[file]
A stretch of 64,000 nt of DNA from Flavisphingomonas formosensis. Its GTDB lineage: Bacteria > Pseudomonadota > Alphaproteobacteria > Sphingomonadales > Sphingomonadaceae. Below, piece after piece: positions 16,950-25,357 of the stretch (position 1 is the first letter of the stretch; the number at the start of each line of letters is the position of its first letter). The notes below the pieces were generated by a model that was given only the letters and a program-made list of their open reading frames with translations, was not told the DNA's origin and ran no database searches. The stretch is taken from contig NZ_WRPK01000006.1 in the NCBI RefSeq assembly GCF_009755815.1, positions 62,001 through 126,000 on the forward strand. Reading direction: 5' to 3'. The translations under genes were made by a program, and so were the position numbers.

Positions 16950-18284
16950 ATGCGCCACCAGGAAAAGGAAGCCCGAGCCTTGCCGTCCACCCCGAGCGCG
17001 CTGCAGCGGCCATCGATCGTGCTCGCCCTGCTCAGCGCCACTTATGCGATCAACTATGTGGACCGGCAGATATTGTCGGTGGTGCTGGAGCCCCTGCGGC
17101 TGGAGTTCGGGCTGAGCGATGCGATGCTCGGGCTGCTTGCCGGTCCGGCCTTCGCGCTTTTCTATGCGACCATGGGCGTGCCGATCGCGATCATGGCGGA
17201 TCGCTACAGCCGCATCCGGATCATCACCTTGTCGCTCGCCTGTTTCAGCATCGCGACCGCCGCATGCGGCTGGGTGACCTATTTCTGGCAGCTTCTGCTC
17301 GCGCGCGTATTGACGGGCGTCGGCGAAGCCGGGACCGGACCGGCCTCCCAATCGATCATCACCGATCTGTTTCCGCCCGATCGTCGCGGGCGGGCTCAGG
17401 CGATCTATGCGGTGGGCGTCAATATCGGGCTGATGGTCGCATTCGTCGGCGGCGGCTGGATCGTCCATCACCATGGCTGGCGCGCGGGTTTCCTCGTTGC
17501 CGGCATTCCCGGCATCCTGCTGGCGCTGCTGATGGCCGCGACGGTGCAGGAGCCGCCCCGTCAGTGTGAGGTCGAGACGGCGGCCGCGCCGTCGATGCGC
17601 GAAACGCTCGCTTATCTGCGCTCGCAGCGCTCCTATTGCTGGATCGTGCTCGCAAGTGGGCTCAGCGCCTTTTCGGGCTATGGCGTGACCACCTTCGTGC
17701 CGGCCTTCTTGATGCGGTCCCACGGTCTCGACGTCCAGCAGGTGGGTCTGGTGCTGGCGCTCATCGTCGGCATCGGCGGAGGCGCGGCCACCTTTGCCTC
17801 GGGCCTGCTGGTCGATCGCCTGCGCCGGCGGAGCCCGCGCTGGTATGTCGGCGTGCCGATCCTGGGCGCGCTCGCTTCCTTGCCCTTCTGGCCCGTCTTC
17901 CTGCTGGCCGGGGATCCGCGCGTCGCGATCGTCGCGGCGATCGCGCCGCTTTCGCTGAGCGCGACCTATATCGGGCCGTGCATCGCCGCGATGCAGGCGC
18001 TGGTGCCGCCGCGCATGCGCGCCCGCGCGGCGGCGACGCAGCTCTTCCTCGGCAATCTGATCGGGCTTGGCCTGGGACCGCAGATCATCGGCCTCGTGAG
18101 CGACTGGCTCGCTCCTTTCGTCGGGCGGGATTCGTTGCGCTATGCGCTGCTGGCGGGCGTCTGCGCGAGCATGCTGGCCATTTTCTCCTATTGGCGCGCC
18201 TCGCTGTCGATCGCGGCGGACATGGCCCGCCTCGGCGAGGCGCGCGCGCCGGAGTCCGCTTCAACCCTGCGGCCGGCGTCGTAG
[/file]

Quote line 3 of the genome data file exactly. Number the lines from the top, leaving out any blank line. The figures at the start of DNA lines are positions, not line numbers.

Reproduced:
16950 ATGCGCCACCAGGAAAAGGAAGCCCGAGCCTTGCCGTCCACCCCGAGCGCG